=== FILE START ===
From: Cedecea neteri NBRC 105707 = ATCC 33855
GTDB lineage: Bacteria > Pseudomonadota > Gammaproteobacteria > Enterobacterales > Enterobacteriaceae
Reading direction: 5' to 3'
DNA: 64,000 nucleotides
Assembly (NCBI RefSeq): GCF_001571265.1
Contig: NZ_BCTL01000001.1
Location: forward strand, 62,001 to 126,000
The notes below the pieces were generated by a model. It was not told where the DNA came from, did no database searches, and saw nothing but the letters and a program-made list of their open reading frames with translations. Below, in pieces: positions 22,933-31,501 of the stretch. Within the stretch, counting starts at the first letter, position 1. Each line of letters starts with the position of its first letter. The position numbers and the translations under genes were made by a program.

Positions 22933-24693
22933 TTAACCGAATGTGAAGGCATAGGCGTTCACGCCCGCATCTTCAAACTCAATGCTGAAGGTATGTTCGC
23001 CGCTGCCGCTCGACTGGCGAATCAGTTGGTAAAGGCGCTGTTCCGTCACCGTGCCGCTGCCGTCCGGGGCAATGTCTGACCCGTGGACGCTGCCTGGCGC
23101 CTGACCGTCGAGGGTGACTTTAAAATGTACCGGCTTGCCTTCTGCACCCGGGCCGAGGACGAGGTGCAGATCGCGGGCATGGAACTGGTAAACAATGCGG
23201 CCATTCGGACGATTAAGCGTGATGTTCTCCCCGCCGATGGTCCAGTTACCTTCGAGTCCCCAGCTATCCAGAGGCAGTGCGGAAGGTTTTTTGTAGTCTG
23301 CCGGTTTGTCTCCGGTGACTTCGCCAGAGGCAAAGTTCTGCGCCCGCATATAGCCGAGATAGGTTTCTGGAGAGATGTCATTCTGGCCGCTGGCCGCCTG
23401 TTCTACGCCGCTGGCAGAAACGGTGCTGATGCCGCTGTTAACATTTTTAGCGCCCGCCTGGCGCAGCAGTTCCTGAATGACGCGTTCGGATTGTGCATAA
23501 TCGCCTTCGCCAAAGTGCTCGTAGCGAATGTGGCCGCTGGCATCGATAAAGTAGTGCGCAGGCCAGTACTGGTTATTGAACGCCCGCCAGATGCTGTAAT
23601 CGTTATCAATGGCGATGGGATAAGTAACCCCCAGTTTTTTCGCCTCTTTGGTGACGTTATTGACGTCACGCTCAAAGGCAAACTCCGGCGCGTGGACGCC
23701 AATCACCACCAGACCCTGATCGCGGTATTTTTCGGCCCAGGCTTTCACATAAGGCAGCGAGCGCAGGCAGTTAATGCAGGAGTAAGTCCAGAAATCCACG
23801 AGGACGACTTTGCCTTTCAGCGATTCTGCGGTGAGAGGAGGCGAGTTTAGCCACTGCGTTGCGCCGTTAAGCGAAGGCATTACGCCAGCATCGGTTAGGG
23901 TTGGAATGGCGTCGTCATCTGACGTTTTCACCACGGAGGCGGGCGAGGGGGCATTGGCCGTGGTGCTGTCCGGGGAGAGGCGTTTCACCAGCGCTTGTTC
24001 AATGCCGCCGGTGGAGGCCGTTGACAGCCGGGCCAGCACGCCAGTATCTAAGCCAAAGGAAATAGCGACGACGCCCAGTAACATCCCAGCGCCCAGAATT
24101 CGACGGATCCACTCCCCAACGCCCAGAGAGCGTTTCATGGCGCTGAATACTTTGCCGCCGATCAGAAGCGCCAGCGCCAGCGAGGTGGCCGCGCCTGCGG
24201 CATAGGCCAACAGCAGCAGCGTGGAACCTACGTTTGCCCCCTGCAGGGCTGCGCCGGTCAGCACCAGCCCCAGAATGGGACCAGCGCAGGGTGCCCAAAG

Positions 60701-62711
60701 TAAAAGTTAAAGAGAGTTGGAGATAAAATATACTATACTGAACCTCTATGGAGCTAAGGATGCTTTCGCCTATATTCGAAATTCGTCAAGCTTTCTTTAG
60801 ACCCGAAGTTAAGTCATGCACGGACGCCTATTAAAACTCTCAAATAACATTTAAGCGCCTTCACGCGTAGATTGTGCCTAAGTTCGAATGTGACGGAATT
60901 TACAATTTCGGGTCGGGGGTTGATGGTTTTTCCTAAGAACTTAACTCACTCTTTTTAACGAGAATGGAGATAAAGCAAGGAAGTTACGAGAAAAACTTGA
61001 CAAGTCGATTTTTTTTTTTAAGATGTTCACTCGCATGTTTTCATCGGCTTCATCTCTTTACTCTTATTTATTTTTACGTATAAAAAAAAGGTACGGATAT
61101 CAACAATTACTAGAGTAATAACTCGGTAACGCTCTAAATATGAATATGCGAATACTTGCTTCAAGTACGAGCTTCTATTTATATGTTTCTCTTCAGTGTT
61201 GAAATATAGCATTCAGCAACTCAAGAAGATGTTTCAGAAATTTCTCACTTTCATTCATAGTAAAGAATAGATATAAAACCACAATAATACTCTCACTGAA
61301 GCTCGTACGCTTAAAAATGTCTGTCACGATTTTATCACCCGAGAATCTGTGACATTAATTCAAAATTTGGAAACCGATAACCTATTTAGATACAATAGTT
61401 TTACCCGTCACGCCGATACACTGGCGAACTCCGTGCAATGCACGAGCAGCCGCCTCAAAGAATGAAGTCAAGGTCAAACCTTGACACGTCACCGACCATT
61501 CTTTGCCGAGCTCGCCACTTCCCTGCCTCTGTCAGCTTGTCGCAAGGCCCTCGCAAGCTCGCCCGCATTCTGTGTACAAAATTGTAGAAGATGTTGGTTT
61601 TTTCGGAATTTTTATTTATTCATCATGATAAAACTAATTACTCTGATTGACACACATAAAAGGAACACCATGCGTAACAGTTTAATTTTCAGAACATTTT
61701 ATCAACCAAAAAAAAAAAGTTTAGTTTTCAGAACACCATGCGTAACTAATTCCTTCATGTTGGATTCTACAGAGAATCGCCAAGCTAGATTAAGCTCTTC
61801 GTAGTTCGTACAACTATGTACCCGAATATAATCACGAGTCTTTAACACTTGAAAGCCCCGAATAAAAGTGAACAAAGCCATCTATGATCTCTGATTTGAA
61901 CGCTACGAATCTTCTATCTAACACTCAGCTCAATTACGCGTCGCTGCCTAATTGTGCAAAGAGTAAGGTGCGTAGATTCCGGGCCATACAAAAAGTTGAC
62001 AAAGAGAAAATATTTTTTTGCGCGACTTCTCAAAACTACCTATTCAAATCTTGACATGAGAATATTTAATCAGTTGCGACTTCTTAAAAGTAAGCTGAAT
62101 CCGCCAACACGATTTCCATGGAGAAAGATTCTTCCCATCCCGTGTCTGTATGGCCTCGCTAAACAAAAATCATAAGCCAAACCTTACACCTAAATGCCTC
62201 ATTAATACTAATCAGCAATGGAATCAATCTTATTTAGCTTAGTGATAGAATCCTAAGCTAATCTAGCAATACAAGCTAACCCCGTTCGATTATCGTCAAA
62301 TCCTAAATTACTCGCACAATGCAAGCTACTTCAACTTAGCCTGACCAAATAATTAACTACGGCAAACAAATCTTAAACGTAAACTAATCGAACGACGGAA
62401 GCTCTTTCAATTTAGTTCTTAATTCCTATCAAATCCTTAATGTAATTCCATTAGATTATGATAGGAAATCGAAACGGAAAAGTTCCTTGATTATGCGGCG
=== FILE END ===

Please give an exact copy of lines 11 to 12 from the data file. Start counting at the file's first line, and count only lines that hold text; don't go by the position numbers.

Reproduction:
23001 CGCTGCCGCTCGACTGGCGAATCAGTTGGTAAAGGCGCTGTTCCGTCACCGTGCCGCTGCCGTCCGGGGCAATGTCTGACCCGTGGACGCTGCCTGGCGC
23101 CTGACCGTCGAGGGTGACTTTAAAATGTACCGGCTTGCCTTCTGCACCCGGGCCGAGGACGAGGTGCAGATCGCGGGCATGGAACTGGTAAACAATGCGG